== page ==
The book is divided into short chapters that report month by month the bloody battle for territory by organized crime during 2010 and the first two months of 2011. The photos are as gruesome, and as graphic, as they are on the website. The text gives concise explanations of events, including transcriptions of narco messages left behind on the bodies.
Nothing in the book is attributed. Some of the chapters are remarkably detailed. In one chapter titled Gubernatorial Candidate is Murdered with His Team Members, the authors explain how Rodolfo Torre Cantú, Tamaulipas's leading gubernatorial candidate for the Institutional Revolutionary Party, or PRI, was ambushed in June 2010 by Los Zetas cartel outside the state's capital. The chapter describes how the hitmen slept in a motel near the ambush site, and how the cartel's leader at the time, Heriberto Lazcano Lazcano, personally supervised the massacre of Torre and his campaign team. Three graphic photographs in the book document the massacre.
Three years later, the gubernatorial candidate's murder, like thousands of others in the past six years, has yet to be investigated by Mexican authorities. The country's new president Enrique Peña Nieto, anxious to suppress the growing conflict, is increasingly adopting a policy of silence. Gone are the press conferences touting the deployment of more troops or the capture of a drug kingpin that were common under the previous president, Felipe Calderón. Attacks against the press are once again on the rise, and recent gun battles raging across northern Mexico are scarcely reported by the media.
Someday, when the violence ends, historians won't have much information to help explain the bloodiest era in the country's history since the Mexican Revolution. What they will have is Blog del Narco.
@AJ. I am not sure everyone would agree with your description of Blog del narco (especially Chivis), but I couldn't help from breaking out in laughter when I read "Blog del narco is the GOP of narco blogsites."
Words are powerful weapons, be careful how you use them.
I have never read Blog del Narco.... but I STRONGLY disagree with this statement from the article:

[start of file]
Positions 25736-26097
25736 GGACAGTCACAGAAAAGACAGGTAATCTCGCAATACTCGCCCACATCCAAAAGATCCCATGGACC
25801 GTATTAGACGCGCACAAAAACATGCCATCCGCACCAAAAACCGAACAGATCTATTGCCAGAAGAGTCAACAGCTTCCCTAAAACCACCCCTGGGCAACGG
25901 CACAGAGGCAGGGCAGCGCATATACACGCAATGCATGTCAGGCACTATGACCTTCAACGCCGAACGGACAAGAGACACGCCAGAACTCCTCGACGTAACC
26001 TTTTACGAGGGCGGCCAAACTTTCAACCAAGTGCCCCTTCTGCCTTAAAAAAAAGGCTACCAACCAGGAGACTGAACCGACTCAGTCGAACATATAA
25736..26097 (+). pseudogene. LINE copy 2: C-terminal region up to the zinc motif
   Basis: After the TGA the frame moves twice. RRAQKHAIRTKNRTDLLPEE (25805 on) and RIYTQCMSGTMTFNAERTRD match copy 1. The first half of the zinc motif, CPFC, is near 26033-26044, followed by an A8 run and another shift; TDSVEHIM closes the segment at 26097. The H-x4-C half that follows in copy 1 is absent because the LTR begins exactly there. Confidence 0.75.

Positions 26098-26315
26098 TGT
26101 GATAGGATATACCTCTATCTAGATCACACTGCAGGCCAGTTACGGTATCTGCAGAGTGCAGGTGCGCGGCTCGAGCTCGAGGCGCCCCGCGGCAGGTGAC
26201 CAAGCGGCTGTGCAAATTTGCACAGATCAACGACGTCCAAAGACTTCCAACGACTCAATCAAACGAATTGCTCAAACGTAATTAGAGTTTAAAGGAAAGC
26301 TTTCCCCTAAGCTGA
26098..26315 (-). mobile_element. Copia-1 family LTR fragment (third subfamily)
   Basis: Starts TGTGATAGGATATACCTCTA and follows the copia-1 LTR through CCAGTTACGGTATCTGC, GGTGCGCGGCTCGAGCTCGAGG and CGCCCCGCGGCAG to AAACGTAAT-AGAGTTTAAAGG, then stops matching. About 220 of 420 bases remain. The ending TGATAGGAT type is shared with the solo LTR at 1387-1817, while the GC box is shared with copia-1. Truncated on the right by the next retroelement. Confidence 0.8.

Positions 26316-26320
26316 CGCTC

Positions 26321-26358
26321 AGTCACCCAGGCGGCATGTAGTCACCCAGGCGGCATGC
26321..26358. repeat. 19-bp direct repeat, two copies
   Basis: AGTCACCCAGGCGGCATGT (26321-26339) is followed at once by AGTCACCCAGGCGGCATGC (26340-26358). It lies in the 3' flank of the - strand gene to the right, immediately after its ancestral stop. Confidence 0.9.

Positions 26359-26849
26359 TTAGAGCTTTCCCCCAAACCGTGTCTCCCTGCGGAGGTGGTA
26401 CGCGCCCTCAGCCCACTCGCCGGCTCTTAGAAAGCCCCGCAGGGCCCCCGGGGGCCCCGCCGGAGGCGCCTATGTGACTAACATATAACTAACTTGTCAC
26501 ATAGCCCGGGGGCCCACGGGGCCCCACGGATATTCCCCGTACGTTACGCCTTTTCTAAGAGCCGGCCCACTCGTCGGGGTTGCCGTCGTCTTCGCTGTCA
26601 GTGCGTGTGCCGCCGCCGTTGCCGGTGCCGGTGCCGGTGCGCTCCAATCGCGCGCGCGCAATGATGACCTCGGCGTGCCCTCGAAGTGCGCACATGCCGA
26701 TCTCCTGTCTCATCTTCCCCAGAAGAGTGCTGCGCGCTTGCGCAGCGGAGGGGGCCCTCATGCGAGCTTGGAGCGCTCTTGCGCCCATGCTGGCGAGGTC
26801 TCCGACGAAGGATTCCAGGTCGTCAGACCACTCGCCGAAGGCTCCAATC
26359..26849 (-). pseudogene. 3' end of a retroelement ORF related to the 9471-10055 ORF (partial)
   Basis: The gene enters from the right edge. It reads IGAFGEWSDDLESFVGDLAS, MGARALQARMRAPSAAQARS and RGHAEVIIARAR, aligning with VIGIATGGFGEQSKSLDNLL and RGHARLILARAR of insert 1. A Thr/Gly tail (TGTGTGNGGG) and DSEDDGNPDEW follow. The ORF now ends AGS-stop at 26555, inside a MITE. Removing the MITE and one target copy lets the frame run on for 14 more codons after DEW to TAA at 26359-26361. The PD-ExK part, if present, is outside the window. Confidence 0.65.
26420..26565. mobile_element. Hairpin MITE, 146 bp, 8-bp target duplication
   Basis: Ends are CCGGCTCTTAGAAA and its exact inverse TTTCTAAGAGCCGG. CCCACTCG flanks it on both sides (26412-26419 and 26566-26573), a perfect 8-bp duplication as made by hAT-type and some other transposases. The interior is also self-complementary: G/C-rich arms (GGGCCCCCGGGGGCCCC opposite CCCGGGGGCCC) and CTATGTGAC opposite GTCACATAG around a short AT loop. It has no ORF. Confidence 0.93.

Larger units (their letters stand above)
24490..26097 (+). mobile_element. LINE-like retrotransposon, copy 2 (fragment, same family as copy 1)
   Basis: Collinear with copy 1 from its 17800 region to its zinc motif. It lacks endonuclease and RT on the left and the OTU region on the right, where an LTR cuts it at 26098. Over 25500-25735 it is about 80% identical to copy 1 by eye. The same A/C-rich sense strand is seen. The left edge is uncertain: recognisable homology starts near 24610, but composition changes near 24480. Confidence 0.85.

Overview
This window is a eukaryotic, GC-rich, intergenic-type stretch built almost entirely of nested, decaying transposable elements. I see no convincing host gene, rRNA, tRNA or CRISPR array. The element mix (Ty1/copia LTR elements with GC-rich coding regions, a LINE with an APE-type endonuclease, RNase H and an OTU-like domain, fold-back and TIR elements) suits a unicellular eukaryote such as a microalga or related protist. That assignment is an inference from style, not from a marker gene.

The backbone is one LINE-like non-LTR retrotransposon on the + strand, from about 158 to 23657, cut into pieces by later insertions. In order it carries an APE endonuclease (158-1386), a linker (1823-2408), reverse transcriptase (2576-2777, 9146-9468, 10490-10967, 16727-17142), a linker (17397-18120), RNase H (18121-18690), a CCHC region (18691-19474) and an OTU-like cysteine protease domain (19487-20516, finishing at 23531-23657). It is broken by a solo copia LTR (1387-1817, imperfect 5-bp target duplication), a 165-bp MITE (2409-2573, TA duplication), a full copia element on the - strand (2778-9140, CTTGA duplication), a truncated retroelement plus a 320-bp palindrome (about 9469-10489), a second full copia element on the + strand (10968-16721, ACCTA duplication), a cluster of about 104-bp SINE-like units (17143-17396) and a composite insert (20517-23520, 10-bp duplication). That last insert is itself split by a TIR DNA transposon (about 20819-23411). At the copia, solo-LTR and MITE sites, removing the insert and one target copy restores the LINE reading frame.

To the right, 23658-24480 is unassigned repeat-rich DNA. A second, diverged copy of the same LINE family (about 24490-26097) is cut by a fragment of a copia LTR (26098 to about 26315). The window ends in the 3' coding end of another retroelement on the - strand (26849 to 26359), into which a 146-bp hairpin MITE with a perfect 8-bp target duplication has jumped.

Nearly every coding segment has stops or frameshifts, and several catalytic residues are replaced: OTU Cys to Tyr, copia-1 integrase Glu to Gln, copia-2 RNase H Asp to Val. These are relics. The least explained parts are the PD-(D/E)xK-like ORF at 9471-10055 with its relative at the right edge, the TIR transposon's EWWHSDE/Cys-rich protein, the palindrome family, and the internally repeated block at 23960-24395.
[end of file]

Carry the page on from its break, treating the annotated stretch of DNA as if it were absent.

"It was gruesome, but the violence needed to be documented, because it was happening. "
As I wrote on the post Blood on the bush and on the tracks...
Publishing links to these gruesome videos does nothing buy glorify the evil and the deranged minds of the sicarios.
Then they feel the need to "one up" the previous murders, further escalating the unbelievable violence and torture.
I was speaking to a friend yesterday and we were wondering how the normally friendly, happy Mexicans could have turned into such abject evil.
My personal opinion is that the BdN websites that publish the videos (and even BB does this, altho I have not watched them.... reading the intro text is too much for me).... are the cause of the escalating torture, often of innocents. Pure evil.
To me, the book they have published is beyond disgusting.... they are profiting from the slaughter and torture of people.... many of whom were innocents. How can they sleep at night.
This type of crap people do NOT need to see.... it results in glorification of the killing cult of cartels.
Choco, i know you may have a hard time imagining this.. but. how the F)(@$ do you know what has been happening in the past if it was never documented or recorded? For all we know families have been cut to pieces and boiled in acid or turned into guiso long before people had handycams to record it. think on that for a moment before you go off on something you seem to lack insight into.